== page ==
While the Vikings originated from Northern Europe within Scandinavia that became the modern-day Denmark, Sweden, and Norway – during the Viking Age, dominated from the 9th century to the 11th century, their travels encompassed the entire Nordic region across the Baltic Sea to Finland, and on to Iceland, the Faroe Islands and Greenland. At places where archaeologists have found Viking settlements often rune stones with runic inscriptions for a Viking warrior or even recounting trade within the Byzantine empire were discovered.

Rune stone Vikings

Viking history from the 9th century onwards was dominated by exploration and trading.

Archaeological finds reveal that during the Viking period not only the Viking warrior but also that the Norseman and the Viking woman explored the far north up into the Artic territories of northern Scandinavia and across into Russia. Within these remote communities, Viking society fostered important connections for trade within the northern regions and a source of force and wealth was built.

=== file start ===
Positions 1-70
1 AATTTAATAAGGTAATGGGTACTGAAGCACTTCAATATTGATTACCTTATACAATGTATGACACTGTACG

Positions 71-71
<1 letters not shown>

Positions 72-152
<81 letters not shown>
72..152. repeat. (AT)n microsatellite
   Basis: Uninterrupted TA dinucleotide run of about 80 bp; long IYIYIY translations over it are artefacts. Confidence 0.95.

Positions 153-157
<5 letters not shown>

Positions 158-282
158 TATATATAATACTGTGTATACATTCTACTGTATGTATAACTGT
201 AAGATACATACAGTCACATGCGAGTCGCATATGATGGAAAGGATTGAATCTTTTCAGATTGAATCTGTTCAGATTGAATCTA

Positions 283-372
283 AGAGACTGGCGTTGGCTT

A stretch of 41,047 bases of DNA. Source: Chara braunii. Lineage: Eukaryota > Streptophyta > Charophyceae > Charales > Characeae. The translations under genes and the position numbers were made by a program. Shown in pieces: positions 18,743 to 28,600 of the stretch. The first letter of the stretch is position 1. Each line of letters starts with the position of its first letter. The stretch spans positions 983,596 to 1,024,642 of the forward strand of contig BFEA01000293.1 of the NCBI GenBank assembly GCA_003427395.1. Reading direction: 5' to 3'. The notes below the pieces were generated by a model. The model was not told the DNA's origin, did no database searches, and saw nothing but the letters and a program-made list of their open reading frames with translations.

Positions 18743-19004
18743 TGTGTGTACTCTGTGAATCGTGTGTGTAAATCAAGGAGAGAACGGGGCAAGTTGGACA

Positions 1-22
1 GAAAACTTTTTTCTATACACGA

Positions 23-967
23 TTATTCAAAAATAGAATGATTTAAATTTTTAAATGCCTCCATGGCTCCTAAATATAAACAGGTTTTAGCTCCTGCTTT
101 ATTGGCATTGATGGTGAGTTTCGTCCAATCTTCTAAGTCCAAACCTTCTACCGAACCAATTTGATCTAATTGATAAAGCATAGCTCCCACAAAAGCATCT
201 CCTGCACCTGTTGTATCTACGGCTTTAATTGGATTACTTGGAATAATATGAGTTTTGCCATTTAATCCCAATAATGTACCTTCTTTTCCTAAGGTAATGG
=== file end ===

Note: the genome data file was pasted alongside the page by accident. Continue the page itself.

The northern tips of Sweden, Finland and Norway as well as Greenland and Iceland are part of the Artic Circle which is one of the two polar circles, and the most northerly of the five major circles of latitude as shown on maps of our planet. Undoubtedly, the Vikings would have experienced the wonders of the northern lands in a similar way that we do today: the marvellous northern lights, majestic frosts, endless fire and ice, many different sources of water and the wonders of the underwater world that is so precious and diverse in the northern seas.

Differentiation occurred within Viking society: There where the bands of Viking brothers who were part-time warriors gone rogue within the Viking army, originally farmers, and the Norseman called Norse who were full-time traders on the move across the Atlantic as far as Vinland and south, overland to Persia.